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The word grammar comes from Greek, meaning "craft of letters," which is an apt description. In any language, grammar is:


  1. the systematic study and description of a language. (Compare with usage.)
  2. a set of rules and examples dealing with the syntax and word structures (morphology) of a language. 


Without grammar, a language wouldn't work, because people couldn't communicate effectively. The speakers and the listeners of any exchange need to both function in the same system in order to understand each other. The grammar of a language includes basic axioms such as the existence of tenses of verbs, articles and adjectives and their proper order, how questions are phrased, and more.

We Learn Grammar From Birth


Author David Crystal tells us in "The Fight for English" that "grammar is the study of all the contrasts of meaning that it is possible to make within sentences. The 'rules' of grammar tell us how. By one count, there are some 3,500 such rules in English" (Oxford University Press, 2006).


Intimidating, to be sure, but native speakers don't have to worry about studying them all. Grammar, in fact, it's actually something that's begun being learned by every person in their first days and weeks of life, through interaction with others. All native speakers when they're born and start learning it as they hear it spoken around them, such as how sentences are put together (syntax), and the pieces that make them up (morphology).

"A preschooler's tacit knowledge of grammar is more sophisticated than the thickest style manual," writes Steven Pinker in "Words and Rules." "[Grammar should not] be confused with the guidelines for how one 'ought' to speak" (Harper, 1999).

Uses of Grammar


Understanding the basics of grammar is needed to make us proficient speakers and writers, of course.

As Sidney Greenbaum and Gerald Nelson write in "An Introduction to English Grammar":

"There are several applications of grammatical study: (1) A recognition of grammatical structures is often essential for punctuation; (2) A study of one's native grammar is helpful when one studies the grammar of a foreign language; (3) A knowledge of grammar is a help in the interpretation of literary as well as nonliterary texts, since the interpretation of a passage sometimes depends crucially on grammatical analysis; (4) A study of the grammatical resources of English is useful in composition: in particular, it can help you to evaluate the choices available to you when you come to revise an earlier written draft." (2nd ed. Pearson, 2002)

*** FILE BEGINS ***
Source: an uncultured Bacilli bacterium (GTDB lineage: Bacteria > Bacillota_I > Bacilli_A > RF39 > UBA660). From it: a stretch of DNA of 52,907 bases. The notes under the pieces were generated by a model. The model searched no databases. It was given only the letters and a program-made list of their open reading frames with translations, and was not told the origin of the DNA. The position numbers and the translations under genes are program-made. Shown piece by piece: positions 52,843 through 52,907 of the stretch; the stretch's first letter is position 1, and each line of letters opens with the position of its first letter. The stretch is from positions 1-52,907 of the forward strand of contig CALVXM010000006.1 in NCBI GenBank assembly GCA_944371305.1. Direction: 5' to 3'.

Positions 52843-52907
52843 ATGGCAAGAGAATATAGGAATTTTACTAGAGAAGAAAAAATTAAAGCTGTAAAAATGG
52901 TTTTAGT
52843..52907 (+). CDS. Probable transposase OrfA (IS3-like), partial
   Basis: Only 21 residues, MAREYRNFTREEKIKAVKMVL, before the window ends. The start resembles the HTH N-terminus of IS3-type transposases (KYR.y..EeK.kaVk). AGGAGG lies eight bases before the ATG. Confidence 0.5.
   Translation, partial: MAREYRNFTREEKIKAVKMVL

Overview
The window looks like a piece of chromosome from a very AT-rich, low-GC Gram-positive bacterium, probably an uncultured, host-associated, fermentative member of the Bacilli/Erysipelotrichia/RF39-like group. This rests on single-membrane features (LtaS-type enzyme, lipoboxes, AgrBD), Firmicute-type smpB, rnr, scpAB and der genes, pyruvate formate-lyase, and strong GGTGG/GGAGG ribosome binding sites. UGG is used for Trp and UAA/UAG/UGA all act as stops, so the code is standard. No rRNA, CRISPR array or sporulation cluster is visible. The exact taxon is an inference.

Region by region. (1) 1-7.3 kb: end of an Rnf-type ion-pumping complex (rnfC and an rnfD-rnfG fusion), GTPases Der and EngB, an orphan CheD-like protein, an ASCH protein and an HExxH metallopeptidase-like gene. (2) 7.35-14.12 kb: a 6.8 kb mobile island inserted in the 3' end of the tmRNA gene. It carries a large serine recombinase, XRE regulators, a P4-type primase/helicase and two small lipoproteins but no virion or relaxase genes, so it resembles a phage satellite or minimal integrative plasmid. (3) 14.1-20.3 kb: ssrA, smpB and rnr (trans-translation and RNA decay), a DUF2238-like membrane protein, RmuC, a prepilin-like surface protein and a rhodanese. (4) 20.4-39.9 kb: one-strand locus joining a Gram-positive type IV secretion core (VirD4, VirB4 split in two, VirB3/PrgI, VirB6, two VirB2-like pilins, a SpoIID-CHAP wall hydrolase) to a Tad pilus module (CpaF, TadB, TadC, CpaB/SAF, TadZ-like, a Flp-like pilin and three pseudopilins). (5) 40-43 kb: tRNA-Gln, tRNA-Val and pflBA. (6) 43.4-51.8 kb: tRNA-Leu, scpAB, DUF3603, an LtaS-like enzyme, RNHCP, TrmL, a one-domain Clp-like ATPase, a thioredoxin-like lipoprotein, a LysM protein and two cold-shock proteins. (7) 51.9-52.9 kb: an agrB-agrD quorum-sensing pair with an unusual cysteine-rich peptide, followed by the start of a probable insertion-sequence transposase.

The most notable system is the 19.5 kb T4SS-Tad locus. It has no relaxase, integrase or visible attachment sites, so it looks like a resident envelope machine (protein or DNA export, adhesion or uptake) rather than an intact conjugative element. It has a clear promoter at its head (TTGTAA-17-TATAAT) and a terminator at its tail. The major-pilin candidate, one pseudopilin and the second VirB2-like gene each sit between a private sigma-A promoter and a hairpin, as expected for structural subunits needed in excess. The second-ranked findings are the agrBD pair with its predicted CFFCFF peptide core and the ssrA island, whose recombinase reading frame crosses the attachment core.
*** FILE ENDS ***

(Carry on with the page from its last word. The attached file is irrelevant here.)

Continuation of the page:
Study beyond the basics increases our skills, and the ability to communicate clearly and effectively is necessary in any profession where there's interaction with other human beings, whether you're giving or receiving directions with other employees, discussing goals of your company on a particular project, or creating marketing materials for a nonprofit—the ability to properly communicate matters. Even if you don't know all the lexicographical terms and pedantic nit-picks involved in the study of grammar, take it from Joan Didion: "What I know about grammar is its infinite power. To shift the structure of a sentence alters the meaning of that sentence."

Types of Grammar


Whereas students of English mainly have to deal with just the nuts-and-bolts prescriptive, traditional type of grammar, such as making sure verbs and subjects agree and where to put commas, linguists have many more types to examine different aspects of the language, from how different languages compare to each other (comparative grammar) or use grammatical parts (descriptive grammar) to how the words and their usage interact to create meaning (lexicogrammar). They study how people acquire language and debate whether every child is born with a concept of universal grammar. Teachers instructing English language learners follow a method of pedagogical grammar for their students.